China counts cost of its Black Monday
Beijing's official mouthpiece has called it China's "Black Monday".
The Shanghai Composite tumbled by 8.5%, its biggest fall since 2007. That plunge wiped out this year's gains as investors refused to buy into the Chinese government's repeated attempts to shore up confidence.
Its latest move over the weekend, to allow pension funds to invest in stocks for the first time, was dismissed by panicky traders. For many, it was just too little, too late.
"The writing has been on the wall for a couple of weeks now," said Stephen Innes, a senior trader with Oanda.
"We've seen a lot of pressure on the Chinese markets and we've seen a lot of government intervention propping that up. From experience, that government intervention can only last so long until investor confidence starts to wane."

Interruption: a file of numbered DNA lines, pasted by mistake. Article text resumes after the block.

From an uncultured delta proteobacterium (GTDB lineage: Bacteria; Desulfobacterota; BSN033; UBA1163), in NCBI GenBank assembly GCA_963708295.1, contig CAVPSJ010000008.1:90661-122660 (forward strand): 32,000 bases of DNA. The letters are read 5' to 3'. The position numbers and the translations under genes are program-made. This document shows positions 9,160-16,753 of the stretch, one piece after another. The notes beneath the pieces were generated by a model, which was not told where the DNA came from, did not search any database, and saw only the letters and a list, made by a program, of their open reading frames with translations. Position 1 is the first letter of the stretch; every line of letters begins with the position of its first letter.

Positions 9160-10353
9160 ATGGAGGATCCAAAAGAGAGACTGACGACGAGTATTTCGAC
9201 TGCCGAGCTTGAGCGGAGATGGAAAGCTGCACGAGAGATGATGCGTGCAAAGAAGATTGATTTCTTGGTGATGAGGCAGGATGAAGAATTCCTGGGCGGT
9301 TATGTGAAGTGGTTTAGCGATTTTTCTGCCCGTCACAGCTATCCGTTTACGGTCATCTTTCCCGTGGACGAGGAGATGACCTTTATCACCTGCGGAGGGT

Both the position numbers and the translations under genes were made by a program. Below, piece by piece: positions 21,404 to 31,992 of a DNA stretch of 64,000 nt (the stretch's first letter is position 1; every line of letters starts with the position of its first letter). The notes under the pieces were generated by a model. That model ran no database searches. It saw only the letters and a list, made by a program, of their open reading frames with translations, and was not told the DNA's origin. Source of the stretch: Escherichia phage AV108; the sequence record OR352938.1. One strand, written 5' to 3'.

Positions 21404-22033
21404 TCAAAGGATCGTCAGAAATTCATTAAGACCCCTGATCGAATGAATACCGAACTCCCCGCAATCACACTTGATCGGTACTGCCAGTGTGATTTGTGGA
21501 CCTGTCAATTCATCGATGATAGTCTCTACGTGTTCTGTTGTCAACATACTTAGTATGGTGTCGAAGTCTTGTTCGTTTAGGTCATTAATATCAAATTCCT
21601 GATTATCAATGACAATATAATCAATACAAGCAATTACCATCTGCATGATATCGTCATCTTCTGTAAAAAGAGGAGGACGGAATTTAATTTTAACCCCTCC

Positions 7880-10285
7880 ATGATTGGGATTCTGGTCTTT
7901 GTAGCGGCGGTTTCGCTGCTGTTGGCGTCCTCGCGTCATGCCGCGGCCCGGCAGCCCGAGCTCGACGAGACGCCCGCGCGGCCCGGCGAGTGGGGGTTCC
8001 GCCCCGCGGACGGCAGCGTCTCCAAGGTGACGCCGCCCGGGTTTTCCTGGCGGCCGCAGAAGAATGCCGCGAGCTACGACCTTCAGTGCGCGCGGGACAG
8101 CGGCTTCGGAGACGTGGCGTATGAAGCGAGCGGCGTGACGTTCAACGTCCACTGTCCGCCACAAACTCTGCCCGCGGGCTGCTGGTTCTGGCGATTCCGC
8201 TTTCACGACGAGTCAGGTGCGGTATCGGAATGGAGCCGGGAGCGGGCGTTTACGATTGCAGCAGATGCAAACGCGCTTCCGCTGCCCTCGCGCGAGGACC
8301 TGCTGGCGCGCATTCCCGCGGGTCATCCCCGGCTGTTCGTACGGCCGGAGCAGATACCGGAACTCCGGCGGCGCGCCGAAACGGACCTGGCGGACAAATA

And this anxiety was felt across the region, with share markets from Sydney to Seoul sinking into the red.
It's being called the contagion effect, namely the concern that a China-led global slowdown could hurt economies in Asia badly - particularly commodity countries such as Indonesia and Malaysia, that have seen their economies boom because of the demand from China over the last decade.
But do Asian economies just need to bite the bullet and get used to a slower-growing China?
As economies develop, they typically tend to slow down, and that's the transition that China is going through.
But the government is now trying to put the brakes on a slowdown that may be going too fast for its liking.
Everyone wants to know what the Chinese government is going to do next to shore up shares and confidence in the economy.
The smart money is on the central bank reducing interest rates and injecting a semblance of consumer confidence into the markets.
That is what many had hoped would happen over the weekend.
But at each point in what appears to be an ever-deepening Chinese slowdown, the government has seemed slow to react.